The researchers note that the study’s limitations include the use of community health workers, rather than physicians, to identify omphalitis (although this compromise reflects reality in most developing countries), and the inability of health workers to attend most births (and hence to supervise birth attendants’ cord cleansings and instructions to family members). They conclude that application of chlorhexidine can “reduce the incidence of neonatal omphalitis and neonatal mortality,” but that promotion of hand washing alone, especially where water is scarce, “might not be enough” to prevent infection.
One issue not addressed by the study is whether a single application of chlorhexidine is sufficient to reduce infection risk. This question was examined in the second trial, conducted in 2007–2009 in rural areas of Bangladesh’s Sylhet district. The trial compared the effectiveness of three approaches: dry cord care, a single chlorhexidine cleansing as soon as possible after birth and daily cleansing during the first week. Researchers divided the study area into 133 clusters of 2,100–5,600 residents and randomly assigned to the clusters one of the three treatments. In each cluster, a community health worker and four village health workers provided birth kits and neonatal care counseling to all pregnant women and asked the family to notify them at the onset of labor. Village health workers visited the mother and infant daily during the week after birth, and the community health worker made visits on days 1, 3, 6, 9, and 15 to assess the infant’s health. Visits were identical in all three intervention groups, except that a village health worker applied chlorhexidine to the cords of infants in the two cleansing groups according to the relevant schedule. The community health worker made a final visit between days 28 and 35 to ascertain the infant’s survival; death within 28 days was the study’s primary outcome. Secondary outcomes were the level of redness at the cord stump, classified in a similar fashion to the Pakistan trial, and the presence of pus.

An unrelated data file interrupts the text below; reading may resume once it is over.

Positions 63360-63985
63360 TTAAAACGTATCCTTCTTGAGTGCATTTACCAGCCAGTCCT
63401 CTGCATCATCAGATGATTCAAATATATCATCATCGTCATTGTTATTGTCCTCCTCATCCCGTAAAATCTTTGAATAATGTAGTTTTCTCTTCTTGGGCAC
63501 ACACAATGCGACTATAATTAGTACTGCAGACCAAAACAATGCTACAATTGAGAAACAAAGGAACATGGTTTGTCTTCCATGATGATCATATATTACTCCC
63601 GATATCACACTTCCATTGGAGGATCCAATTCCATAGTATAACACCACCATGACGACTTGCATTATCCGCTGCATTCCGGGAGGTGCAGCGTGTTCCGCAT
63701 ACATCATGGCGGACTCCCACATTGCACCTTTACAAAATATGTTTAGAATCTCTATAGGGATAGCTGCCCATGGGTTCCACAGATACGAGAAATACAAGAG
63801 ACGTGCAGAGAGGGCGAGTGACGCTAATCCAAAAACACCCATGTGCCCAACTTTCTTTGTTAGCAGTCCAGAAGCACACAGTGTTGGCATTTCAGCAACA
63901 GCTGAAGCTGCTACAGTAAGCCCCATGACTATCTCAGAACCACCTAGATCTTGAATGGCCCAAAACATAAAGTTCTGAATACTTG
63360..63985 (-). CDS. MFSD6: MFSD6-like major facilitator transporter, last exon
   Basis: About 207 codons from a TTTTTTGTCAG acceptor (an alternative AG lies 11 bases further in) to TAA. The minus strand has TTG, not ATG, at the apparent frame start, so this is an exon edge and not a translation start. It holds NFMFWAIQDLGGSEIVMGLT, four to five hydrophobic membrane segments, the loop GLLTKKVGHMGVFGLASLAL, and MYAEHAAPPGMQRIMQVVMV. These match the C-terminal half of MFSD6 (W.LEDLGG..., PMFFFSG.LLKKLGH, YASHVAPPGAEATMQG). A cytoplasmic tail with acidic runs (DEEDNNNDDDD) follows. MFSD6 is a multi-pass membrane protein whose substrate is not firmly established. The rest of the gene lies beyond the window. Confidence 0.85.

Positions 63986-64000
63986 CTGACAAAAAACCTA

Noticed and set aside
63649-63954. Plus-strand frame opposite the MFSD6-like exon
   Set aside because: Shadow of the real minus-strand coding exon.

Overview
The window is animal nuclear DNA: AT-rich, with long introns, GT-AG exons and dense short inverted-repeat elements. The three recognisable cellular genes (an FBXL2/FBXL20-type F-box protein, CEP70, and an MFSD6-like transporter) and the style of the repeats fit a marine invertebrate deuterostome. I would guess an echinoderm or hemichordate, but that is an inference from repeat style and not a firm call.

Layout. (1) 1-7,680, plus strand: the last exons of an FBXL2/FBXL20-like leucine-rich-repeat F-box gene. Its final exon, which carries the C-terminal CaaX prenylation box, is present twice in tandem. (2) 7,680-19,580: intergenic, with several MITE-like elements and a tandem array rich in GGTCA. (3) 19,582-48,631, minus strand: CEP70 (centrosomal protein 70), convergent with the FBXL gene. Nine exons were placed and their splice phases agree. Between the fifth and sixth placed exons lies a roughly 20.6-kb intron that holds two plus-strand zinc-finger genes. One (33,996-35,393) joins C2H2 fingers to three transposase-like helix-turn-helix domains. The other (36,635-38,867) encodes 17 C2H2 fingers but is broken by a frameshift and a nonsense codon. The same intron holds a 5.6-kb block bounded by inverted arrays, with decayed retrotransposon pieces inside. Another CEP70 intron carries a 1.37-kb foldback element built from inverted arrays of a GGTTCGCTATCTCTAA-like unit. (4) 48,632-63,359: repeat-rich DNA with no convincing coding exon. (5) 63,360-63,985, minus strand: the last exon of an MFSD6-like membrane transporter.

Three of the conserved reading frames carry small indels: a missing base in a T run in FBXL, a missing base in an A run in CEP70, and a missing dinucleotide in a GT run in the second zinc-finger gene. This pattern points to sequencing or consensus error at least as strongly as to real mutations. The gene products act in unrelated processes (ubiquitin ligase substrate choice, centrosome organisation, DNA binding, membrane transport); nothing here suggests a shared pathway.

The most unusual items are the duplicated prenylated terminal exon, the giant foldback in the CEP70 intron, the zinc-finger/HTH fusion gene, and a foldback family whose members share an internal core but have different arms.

The analytic sample consisted of 28,308 live-born infants who received at least one visit during the first seven days and whose vital status at day 28 was known. Fewer than half of the mothers received any formal antenatal care. Only 9% of infants were delivered by a skilled birth attendant, though in 93% of cases a sterile tool was used to cut the cord. Most infants (84–85%) in the three groups received all seven daily visits during their first week; an additional 7–8% received five or six visits.
During follow-up, the incidence of moderate redness, or of pus without redness, did not differ among groups. However, compared with infants who received dry cord care, those who received multiple cleansings had a lower risk of developing severe redness or redness with pus (relative risk, 0.6), or of having both severe redness and pus (0.4). No reduction in infection risk occurred among infants who received just a single cleansing.
Mortality data yielded a different pattern: The risk of death among infants who received multiple cleansings did not differ from that of infants in the dry cord group, whereas infants who received a single cleansing had a reduced risk of mortality (relative risk, 0.8).
The researchers suggest that the lack of a reduction in mortality risk in the multiple-cleansing group may have been due to chance and insufficient statistical power. Despite the mixed results, they conclude that chlorhexidine cleansing “can save lives” and, given its low cost, is “especially attractive for countries with restricted resources and high neonatal mortality.” They recommend that future studies seek to “confirm that [a] single cleansing is effective, because this intervention would simplify programme logistics and aid the achievement of high intervention coverage in real-life settings.”—P. Doskoch
1. Arifeen SE et al., The effect of cord cleansing with chlorhexidine on neonatal mortality in rural Bangladesh: a community-based, cluster randomized trial, Lancet, 2012, 379(9820):1022–1028.
2. Soofi S et al., Topical application of chlorhexidine to neonatal umbilical cords for prevention of omphalitis and neonatal mortality, Lancet, 2012, 379(9820):1029–1036.